Awoken by her rustling, I struggle to unwrap the sheets and duvet and too many dogs that are weighing me down. Rising from my dreams is easier than trying to get my creaky body upright and the door open in time to let her out. Some nights I cannot untangle myself quickly enough and Luna poops on the floor. Some nights she poops in her sleep and I awaken only when the stink hits my nostrils. As strange as it sounds, it is better than the bed-wetting.
When my Sweet Ophelia hit the age Luna is now, she started having stomach issues. It was probably a tumor but nothing was confirmed, she was more than 14 years old and I could think of no good reason for batteries of expensive and invasive tests. Every week or so I would change her diet or her medication and she would feel good for a few days, then the post-meal vomiting would return. It got to the point that she would take me downstairs and out the front door because she was too polite to vomit inside.
Rarely did I leave home without Ophelia, but I had a trade show that I could not miss. I was only going to be gone for two nights. I left Ophelia with my ex-boyfriend Chris. Ophelia was a rescue who had been thoroughly abused and was deathly afraid of most men. Chris was the one man that she loved most in the world, and he her. The evening before I flew out, we walked around the neighborhood, we played with the tennis ball, she was spunky and sassy like I had not seen her in a while. Boarding the plane the following day I had no concerns about her health. I would fly home, she would greet me at the door with her usual smile and butt wiggle (she had no tail you see), and we would return home.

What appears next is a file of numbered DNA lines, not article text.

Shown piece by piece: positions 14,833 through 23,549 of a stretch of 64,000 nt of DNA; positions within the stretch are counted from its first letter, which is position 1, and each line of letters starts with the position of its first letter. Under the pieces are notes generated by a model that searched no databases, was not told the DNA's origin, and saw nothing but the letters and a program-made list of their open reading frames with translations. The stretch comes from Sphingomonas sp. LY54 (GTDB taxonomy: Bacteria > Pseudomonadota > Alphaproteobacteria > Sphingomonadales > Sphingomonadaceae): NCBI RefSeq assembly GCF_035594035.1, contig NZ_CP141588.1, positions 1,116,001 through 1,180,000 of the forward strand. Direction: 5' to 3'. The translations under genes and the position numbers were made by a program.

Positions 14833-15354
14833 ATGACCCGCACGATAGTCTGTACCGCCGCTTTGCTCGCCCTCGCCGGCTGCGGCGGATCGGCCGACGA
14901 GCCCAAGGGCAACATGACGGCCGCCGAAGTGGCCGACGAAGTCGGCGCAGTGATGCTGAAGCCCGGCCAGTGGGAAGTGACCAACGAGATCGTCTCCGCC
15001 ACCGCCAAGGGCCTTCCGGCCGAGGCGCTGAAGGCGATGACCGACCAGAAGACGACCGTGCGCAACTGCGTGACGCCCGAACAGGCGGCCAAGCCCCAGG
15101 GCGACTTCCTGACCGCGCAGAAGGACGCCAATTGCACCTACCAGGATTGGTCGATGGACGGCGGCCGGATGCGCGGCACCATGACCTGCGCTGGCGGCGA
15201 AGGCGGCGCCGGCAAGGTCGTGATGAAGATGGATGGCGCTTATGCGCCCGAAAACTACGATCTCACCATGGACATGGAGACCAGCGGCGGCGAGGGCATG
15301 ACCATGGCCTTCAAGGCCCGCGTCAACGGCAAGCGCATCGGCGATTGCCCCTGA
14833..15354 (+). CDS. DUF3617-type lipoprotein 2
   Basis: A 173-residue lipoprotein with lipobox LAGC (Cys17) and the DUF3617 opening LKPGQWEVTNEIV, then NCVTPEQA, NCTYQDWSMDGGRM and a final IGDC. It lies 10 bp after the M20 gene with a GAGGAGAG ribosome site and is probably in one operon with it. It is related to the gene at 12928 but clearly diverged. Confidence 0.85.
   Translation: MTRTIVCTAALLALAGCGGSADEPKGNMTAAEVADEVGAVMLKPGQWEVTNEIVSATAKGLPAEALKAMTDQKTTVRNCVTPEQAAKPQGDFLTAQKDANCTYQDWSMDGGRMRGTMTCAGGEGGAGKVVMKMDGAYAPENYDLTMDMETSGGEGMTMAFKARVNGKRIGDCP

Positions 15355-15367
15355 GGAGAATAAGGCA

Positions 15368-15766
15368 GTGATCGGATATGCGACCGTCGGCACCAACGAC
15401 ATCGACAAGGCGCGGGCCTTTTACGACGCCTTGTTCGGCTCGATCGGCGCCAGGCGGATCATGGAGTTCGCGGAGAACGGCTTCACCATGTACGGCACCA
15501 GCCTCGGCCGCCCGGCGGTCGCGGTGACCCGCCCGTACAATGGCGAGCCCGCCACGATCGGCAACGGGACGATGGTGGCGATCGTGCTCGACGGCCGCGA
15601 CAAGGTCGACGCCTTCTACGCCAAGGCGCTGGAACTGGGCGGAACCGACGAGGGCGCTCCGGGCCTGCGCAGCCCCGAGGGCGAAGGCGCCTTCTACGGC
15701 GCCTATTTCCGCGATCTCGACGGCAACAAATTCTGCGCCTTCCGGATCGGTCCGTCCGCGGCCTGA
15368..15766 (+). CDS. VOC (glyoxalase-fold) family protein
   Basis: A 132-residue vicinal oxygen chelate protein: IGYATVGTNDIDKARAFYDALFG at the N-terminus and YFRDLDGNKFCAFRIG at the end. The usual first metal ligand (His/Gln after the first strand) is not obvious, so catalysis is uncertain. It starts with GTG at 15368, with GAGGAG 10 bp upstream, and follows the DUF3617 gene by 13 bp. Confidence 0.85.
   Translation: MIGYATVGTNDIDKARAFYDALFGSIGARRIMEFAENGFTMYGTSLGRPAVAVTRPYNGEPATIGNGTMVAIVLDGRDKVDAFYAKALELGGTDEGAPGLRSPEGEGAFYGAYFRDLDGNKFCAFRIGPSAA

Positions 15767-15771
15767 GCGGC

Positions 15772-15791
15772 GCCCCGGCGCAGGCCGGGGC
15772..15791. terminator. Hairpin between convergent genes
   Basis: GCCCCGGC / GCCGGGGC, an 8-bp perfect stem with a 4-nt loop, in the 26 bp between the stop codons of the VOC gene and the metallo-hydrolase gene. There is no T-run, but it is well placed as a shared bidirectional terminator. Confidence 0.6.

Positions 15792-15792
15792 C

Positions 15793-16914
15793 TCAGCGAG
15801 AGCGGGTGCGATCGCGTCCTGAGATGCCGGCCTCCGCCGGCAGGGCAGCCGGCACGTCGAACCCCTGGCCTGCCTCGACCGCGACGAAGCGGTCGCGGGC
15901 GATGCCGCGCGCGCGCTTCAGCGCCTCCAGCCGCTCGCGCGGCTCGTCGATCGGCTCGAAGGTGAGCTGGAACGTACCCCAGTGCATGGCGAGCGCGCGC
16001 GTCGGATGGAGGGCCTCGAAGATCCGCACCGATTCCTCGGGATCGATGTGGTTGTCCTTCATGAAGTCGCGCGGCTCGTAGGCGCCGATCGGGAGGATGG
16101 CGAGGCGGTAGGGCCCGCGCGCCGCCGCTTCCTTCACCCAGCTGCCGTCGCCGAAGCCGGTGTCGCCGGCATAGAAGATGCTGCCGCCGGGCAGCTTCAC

The following day on the trade show floor I received a call from Chris. “I’m worried about Ophelia.”
It was normal, I reassured him. On the rare occasions I did go away, Ophelia did not eat much, she would be sad and mopey. Chris, for his part, is a bit of a worrier, so I didn’t think too much of his concerns. It all sounded normal to me. He called me hourly for the rest of the day, each call a bit more frantic than the one before. Finally, I told him, “if you are so worried, why don’t you take her to the vet?”
He did just that. The vet gave him a nasty look and suggested that he had abused the dog. She had lost a lot of weight and the vet mistook the age for four years, not 14. The vet said there was nothing she could do, it was time to say goodbye.
I called the vet myself to ask if she could keep Ophelia comfortable until I returned the next day to say goodbye. The vet responded, “are you doing this for the dog or for yourself?”
The tears, then as now, were streaming down my cheeks.
I made Chris promise to stay with her. He told me that as the life left her eyes she looked like an angel.
Last night, like so many nights before, I struggled to untangle myself from my tangle of sheets and puppies to let Luna out. She went out and came back in moments later. In a strange break from routine, she went to her “second bed’, turned around in a circle, again and again and again. Then, she pooped on her “second bed”. While she went back to “first bed” and went back to sleep I dumped the bed and the poo outside and returned to my bed. It’s all in a night’s routine, but it was far from normal.
In my heart, while I’m not ready to say goodbye, I want to wake up one day and find that Luna isn’t going to wake up. My brain tells me that Luna is way too stubborn and one day the decision will have to be made, by me. But just how do you pull the plug on your best friend and constant companion, the one heart who has been constantly by your side, literally protecting you from harm while bringing joy and comfort? How do you say goodbye to the one training partner who was always ready to roll? How do you say goodbye to the one, loving constant in a tumultuous 13 years?
“Ev’ry Time We Say Goodbye”
Everytime we say goodbye, I wonder why a little,
Why the Gods above me, who must be in the know.
Think so little of me, they allow you to go.
When you’re near, there’s such an air of spring about it,
I can hear a lark somewhere, begin to sing about it,
There’s no love song finer, but how strange the change from major to minor,
Everytime we say goodbye.